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At the conclusion of the second session of the Preparatory Committee (PrepCom) for the World Summit for Social Development (WSSD) on 2 September 1994, delegates acknowledged the substantial amount of work to be done in the light of the one remaining session of the PrepCom before the Summit in March 1995. Thus, delegates adopted Decision 2/3, which requested the following:

Thus, the purpose of this intersessional session was to give delegates the opportunity to identify areas of convergence and divergence in both the draft Programme of Action and the draft Declaration. The specific goal was to provide enough guidance both to the Secretariat and the PrepCom Chair, Amb. Juan Somav�a (Chile), to produce an integrated negotiating text. During the course of the week-long consultations, frustration seemed to pervade the Informal Committee of the Whole, which dealt more with the structure than the substance of the Programme of Action. Meanwhile, the real substantive work was carried out in Amb. Somav�a's consultations on the Declaration. It was apparent from the start of this session that the Declaration must serve as the philosophical basis for the Programme of Action, and that matters of substance in the Programme of Action could not be tackled until some degree of resolution was reached with the Declaration.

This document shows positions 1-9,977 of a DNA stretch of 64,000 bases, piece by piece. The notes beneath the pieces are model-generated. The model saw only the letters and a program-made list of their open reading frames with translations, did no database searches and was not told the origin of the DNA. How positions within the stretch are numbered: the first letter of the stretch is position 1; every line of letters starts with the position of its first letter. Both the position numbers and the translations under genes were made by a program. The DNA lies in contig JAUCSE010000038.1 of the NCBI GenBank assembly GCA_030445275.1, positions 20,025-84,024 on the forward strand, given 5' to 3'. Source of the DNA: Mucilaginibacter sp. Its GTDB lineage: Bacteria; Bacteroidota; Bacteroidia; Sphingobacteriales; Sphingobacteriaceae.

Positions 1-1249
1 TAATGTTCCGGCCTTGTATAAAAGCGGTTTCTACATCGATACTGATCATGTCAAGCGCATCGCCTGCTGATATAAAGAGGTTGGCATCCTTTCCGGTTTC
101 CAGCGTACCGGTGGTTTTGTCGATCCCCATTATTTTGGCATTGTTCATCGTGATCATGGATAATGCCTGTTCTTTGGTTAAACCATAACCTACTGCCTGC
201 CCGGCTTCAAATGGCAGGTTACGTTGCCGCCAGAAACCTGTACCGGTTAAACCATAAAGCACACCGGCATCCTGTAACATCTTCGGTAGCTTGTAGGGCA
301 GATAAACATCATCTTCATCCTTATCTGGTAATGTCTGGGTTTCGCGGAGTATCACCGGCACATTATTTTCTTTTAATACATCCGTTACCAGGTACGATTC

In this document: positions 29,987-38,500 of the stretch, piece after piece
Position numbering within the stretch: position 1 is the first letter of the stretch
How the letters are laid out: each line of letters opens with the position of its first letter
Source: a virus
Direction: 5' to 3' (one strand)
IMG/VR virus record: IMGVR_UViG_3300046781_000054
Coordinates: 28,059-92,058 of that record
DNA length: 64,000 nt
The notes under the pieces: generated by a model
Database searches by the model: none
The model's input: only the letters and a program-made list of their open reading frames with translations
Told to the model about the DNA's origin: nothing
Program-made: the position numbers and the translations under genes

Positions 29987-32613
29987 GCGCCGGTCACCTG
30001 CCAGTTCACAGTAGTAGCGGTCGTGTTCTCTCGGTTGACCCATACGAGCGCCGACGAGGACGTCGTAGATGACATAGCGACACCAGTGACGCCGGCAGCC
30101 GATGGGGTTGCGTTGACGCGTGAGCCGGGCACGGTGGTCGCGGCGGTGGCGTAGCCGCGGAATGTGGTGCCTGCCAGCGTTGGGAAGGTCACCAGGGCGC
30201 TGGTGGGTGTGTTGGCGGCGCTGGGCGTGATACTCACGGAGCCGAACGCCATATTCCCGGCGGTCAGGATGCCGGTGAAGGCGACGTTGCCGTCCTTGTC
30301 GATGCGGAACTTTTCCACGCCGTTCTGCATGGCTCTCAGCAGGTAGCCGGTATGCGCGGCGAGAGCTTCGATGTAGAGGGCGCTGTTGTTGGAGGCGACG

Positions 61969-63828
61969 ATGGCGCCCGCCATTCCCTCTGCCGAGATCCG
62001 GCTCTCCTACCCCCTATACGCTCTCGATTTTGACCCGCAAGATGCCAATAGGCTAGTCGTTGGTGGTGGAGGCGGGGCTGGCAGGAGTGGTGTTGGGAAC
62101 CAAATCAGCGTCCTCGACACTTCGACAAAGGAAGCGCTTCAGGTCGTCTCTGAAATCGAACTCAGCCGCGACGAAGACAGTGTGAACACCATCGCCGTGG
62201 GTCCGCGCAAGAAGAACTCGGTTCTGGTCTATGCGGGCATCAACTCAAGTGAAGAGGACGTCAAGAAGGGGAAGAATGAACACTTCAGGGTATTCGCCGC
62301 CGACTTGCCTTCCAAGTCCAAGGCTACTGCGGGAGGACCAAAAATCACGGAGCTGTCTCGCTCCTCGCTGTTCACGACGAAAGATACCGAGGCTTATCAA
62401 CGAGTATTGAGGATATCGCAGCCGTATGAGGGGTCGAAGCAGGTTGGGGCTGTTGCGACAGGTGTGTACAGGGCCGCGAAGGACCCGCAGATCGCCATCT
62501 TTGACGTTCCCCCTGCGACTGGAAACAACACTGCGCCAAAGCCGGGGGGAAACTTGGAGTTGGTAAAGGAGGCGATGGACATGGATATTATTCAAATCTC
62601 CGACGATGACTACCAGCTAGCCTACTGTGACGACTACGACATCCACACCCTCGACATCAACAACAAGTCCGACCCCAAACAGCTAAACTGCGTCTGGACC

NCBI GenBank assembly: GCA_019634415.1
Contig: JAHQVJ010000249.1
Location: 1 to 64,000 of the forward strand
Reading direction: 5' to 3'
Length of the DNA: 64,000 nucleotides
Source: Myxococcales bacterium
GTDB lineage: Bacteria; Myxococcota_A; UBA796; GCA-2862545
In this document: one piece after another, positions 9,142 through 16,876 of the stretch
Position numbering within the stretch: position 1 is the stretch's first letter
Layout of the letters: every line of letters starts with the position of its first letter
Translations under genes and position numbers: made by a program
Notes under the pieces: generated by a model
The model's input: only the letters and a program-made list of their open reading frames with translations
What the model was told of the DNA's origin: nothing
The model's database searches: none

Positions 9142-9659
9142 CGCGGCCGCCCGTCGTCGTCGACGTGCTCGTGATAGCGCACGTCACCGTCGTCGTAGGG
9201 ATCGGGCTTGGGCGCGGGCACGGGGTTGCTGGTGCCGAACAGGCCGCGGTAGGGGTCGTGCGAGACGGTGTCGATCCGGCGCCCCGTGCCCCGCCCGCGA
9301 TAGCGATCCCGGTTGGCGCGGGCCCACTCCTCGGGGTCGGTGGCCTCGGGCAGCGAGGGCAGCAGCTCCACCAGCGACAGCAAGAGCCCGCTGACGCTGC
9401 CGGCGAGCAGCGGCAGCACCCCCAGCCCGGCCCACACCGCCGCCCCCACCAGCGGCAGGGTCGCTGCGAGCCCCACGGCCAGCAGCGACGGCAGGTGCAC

On the Declaration, there was agreement that it must be infused with a strong "presidential tone," with strong commitments on the empowerment of women, the special needs of Africa and the Least Developed Countries (which many regard as the true test of the Summit's success) and the need for socially responsible structural adjustment programmes. The key issue on poverty is how to make the related commitments clear, credible and realistic. In the area of employment, it was felt that there is a lack of appreciation for the implications of the economic globalization process. The most difficult issues were, of course, creation of an enabling international economic environment and implementation and follow-up. While there is general agreement that the substantive commitments must be accompanied with commitments to make the necessary resources available, much disagreement remains as to the possible sources and modalities. Likewise, few concrete proposals were generated around the issue of implementation and follow-up and the possible improvement of existing institutions.

The structure of the draft Programme of Action underwent a considerable metamorphosis as a result of a proposal by the G-77 on the first day. Delegates welcomed the G-77's proposed reorganization and, thus, easily agreed to request the Secretariat to reorganize the Programme of Action in line with the G-77's proposal. Delegates commended the strong language that puts people at the centre of development and that calls for economic growth to serve human needs. Nevertheless, since these intersessional informal consultations were not intended to be negotiating sessions, few delegates were prepared with concrete substantive proposals. This reflected both a lack of clarity and a sense urgency about the problems before the Social Summit.

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